Neglected Cemeteries come in all shapes and sizes
A familiar sight to many of us is a little family plot that is so overgrown that a person could become invisible, hence we had trouble finding stones. An end result – a blanket of pine needles brought in to control the problem for ten years and more. In years to come, someone will no doubt wonder how these pines needles got there since there are no pine trees in this area, but it worked! After the first year, the pine needles (a natural weed eliminator), looked like they had always been there.
A group in Center Cemetery, East Hartford on their annual activity day, was attempting to remove a shrub. The roots to this overgrown bush were causing so much stress on the older schist stone that it was in peril of being snapped off at ground level. Having the right equipment and enough help is necessary BEFORE attacking a job like this. Often a project turns into more than what meets the eye. It is what is underground that changes your plans at the last minute. This particular project got very involved as the root structure was more extensive then we imagined, causing us to have to raise the marble veteran stone first, and finally a chain saw to remove the bush’s extensive roots.
Don’t move field stones or remove footstones to make straight rows for easier mowing or to create paths. It may be a temptation but this destroys the orientation of the yard. Simple looking field stone markers were often used to mark graves in colonial times. They were also used for those that could not afford a carved marker or in areas that did not have local carvers accessible to them. This reduces the visibility of the marker, no longer marking the grave it was set in place to memorialize. This was frequently done years ago to make way for mowing and many yards now have no visible footstones left. Where this has been done, who knows where the person memorialized is really buried.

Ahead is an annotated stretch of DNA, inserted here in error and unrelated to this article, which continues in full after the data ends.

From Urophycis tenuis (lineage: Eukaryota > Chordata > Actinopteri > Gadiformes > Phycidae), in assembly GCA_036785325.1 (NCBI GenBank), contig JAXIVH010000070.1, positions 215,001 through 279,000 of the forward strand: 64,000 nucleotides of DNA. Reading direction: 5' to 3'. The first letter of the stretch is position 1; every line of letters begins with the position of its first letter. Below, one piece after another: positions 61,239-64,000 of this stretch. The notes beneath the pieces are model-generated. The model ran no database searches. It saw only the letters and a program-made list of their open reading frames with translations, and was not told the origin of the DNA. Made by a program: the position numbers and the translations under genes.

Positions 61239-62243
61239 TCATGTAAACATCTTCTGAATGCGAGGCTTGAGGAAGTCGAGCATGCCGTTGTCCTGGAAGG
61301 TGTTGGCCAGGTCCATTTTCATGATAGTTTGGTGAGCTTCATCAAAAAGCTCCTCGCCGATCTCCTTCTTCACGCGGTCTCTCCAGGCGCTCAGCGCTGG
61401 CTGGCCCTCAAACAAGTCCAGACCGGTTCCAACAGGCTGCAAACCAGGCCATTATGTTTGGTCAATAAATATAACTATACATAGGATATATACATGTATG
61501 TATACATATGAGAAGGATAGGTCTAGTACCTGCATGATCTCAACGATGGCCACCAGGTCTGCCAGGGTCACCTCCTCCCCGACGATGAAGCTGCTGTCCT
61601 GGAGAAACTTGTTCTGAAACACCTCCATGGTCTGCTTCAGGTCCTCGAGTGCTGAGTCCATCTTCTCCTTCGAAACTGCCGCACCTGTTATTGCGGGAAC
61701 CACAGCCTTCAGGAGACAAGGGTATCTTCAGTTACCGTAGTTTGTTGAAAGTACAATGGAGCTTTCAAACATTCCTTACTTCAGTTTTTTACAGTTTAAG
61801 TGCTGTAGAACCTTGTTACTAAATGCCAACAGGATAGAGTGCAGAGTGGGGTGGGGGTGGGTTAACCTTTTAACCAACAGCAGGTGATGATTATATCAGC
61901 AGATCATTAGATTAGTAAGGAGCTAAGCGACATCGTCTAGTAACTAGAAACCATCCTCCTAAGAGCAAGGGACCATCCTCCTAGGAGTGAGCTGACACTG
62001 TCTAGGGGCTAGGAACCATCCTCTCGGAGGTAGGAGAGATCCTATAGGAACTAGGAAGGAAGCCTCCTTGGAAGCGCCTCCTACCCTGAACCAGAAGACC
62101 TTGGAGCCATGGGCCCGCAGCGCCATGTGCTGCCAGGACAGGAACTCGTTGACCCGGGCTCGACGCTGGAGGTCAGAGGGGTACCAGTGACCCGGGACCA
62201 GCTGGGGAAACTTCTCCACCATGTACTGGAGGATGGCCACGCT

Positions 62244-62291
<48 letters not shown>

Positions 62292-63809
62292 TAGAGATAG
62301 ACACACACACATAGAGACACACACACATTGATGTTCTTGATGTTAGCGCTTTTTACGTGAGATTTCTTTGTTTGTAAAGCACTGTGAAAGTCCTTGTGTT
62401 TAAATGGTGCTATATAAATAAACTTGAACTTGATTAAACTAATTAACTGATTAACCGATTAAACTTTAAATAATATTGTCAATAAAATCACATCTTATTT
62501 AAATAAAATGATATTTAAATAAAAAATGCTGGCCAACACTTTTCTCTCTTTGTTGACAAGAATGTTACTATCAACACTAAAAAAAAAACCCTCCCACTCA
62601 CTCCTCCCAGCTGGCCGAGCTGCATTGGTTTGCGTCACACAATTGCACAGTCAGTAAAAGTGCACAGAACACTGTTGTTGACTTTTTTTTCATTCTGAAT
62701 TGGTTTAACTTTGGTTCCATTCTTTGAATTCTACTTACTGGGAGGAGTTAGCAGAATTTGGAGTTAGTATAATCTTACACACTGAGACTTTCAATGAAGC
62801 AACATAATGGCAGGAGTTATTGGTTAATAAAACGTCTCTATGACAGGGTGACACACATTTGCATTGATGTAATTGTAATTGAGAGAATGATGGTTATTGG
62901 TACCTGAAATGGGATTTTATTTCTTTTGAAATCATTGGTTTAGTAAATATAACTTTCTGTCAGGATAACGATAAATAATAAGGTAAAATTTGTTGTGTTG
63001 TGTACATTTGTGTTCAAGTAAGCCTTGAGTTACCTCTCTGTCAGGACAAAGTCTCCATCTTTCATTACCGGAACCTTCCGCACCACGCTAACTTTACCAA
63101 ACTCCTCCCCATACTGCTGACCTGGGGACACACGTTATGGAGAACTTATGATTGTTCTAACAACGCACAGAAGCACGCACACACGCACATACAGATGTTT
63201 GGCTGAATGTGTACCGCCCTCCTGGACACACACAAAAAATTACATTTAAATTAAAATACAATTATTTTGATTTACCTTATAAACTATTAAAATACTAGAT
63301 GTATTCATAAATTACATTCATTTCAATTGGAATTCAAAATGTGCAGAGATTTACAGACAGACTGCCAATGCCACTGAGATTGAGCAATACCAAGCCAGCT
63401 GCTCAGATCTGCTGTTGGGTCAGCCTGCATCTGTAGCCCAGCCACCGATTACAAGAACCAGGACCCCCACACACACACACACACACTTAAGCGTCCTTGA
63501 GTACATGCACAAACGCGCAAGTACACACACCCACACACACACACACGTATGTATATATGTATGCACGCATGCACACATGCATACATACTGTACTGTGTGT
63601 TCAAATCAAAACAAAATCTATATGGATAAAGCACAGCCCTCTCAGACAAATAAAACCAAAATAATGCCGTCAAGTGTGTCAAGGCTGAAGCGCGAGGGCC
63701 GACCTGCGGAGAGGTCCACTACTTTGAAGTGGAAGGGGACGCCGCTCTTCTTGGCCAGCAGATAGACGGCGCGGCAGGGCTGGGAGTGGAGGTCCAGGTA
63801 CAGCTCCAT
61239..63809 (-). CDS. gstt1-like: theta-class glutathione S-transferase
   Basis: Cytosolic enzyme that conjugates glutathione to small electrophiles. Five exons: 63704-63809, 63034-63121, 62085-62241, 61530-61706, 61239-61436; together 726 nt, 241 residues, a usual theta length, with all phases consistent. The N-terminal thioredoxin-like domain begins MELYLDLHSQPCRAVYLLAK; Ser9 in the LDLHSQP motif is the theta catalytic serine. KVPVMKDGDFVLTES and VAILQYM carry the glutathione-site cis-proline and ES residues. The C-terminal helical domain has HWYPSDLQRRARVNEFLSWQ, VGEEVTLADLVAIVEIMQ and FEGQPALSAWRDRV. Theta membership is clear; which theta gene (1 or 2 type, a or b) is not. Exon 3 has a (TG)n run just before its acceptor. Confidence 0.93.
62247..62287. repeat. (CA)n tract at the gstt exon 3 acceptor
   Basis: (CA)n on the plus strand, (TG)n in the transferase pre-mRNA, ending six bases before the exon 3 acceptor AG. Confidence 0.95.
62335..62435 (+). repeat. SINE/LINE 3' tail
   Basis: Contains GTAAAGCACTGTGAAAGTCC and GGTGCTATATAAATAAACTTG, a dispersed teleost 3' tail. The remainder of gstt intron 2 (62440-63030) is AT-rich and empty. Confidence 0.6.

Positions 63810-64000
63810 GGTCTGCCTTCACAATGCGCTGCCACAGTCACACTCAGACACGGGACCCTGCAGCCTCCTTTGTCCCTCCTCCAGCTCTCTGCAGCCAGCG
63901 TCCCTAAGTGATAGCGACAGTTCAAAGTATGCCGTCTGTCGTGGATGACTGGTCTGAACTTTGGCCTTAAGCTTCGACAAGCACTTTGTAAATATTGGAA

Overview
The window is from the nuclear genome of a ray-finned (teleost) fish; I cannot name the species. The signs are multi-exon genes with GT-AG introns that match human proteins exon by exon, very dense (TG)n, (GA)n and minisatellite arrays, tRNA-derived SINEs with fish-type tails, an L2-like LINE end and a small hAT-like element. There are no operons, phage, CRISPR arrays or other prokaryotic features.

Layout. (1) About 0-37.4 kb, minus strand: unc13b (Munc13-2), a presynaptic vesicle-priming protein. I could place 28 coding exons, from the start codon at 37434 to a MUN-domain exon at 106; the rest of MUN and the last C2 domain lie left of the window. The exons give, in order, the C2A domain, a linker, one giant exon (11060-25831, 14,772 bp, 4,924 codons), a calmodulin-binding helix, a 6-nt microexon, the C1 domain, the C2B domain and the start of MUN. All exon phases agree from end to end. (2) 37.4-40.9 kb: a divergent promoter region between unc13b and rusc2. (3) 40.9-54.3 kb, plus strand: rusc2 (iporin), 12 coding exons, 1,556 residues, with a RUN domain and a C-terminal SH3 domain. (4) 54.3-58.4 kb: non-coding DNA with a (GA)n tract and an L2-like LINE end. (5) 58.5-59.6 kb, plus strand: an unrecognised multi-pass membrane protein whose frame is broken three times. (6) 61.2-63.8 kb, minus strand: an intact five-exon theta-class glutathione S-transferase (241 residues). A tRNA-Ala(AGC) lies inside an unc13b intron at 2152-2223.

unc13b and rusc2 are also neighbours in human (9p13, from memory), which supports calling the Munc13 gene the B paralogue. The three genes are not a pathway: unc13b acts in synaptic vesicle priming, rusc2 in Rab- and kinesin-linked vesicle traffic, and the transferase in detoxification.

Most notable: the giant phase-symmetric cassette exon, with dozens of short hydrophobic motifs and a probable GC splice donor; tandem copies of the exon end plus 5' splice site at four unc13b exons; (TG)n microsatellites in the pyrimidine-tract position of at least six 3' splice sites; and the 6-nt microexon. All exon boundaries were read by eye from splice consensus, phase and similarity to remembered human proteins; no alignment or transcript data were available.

The same applies to “filling in” sunken grave pits. If this is done – then the burial grounds integrity and the original marked spot may be lost. If grave pits are so deep and such a problem as to cause concern, then carefully consider your options for correction as to what your end result will look like. A compromising suggestion would be to fill in only the deepest part of the depression. Leave a shallow depression of a few inches in depth and cover with mosses or a low growing ground cover. This way your burial ground doesn’t look like it’s been overhauled and it’s sense of antiquity and peacefulness ruined.
When cleaning up an abandoned or unkempt cemetery, please take caution to document footstones and fragments, leaving them in place or placing them near the respective headstone until the next step of cleanup can be done.